Tummy Pain in pregnancy 20 weeks and over
Pregnancy causes lots of changes to your body which can be uncomfortable. Recognising what is normal and when to ask for help is important for you and your baby’s health.
It is very common to experience abdominal pain that gets better by itself or improves with simple painkillers such as paracetamol 2x 500mg tablets (1g) 4-6 hourly not exceeding 4g in 24hours. Do not take NSAIDS such as Ibuprofen whilst pregnant. However, if you experience pain and reduced baby movements or vaginal bleeding, you need to call the maternity triage line.
Most abdominal discomfort is caused by the normal changes within your body adjusting to pregnancy. This can be abdominal muscles and uterine ligaments stretching, or aches within your pelvis.
The hormonal changes in your body may cause you to become constipated very early on in your pregnancy.
What we mean when we say “severe, moderate or mild pain’’:
Always there and so bad it's hard to think or talk
You can't sleep
It's very hard to move, get out of bed, go to the bathroom, wash or dress
Makes it hard to concentrate or sleep
You can manage to get up, wash or dress
Comes and goes (not contractions)
You can manage to sleep
Is annoying but doesn't stop you doing things like going to work or eating a meal
Call 999 immediately if you have:
Contact your maternity unit if you have:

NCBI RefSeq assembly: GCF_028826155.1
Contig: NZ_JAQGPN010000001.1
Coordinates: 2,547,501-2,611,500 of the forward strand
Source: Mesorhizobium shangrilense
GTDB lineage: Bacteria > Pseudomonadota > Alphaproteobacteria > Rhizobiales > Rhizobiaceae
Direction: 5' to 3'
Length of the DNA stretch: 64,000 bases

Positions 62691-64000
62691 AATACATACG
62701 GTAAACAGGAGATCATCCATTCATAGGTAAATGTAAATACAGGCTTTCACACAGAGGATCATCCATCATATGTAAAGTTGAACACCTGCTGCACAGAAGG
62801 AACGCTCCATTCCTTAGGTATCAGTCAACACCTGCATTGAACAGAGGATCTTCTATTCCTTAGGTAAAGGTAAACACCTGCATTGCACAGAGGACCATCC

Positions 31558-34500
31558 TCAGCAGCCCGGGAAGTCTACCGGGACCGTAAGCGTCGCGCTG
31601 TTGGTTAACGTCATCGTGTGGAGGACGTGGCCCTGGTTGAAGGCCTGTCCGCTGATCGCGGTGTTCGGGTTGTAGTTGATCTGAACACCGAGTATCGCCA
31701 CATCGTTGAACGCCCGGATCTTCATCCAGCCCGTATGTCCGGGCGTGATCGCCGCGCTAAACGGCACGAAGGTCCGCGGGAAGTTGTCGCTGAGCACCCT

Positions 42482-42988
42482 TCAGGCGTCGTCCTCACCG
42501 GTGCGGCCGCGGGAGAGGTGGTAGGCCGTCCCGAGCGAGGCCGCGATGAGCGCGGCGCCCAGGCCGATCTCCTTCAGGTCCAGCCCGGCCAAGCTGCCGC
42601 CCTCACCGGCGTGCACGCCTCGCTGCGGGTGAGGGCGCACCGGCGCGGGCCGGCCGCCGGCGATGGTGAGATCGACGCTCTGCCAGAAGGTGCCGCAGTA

Persistent moderate pain (4-6 hours) that is not eased with paracetamol
Reduced baby movements noticed throughout the day
Epigastric pain (pain under your ribs on the right side) not associated with baby’s position or movements
Vaginal fluid loss
Pain with contractions- see “Am I in labour?” information
Contact your GP surgery (or NHS 111 out of hours) if you have:
Abdominal pain with a temp 38 °C or over (or feel hot to the touch)
Pain when having a wee (passing urine). Or if you notice blood in your wee
Moderate abdominal pain which you do not feel is related to your pregnancy
Stiffness and pain in your pelvis (pelvic girdle pain PGP). Persistent PGP that is not managed with regular paracetamol. For more information click here
Abdominal pain associated with constipation
Mild pain/ discomfort and no uterine tightening (contractions) that goes by itself or is eased with paracetamol
Discomfort associated with physical activity
Braxton Hicks contractions are “practice contractions”. They are usually irregular and either settle by themselves or with paracetamol. They are not a sign of the start of labour and will not cause your cervix to open
Paracetamol 2x 500mg tablets (1g) 4-6hourly, not exceeding 4g in 24hours. Do not take NSAIDS such as Ibuprofen whilst pregnant
Have a warm bath
If pain is made worse by physical activity- rest
Contact your maternity unit if you are still worried
Eat foods that are high in fibre, such as wholemeal breads and cereals, fruit and vegetables, and pulses such as beans and lentils – read more about having a healthy diet in pregnancy
Exercise regularly to keep your muscles toned – read more about exercise in pregnancy Exercise in pregnancy :: Healthier Together (what0-18.nhs.uk)
Drink enough water/ fluids (6-8 medium glasses or 1.6L throughout the day)
Sometime iron supplements can make you constipated – ask your doctor if you can either manage without them or change to a different type
Speak to a pharmacist if diet and lifestyle changes are not helping. They can suggest a laxative suitable during pregnancy. These are medicines that help you poo more regularly. Most laxatives work within 3 days. They should only be used for a short time.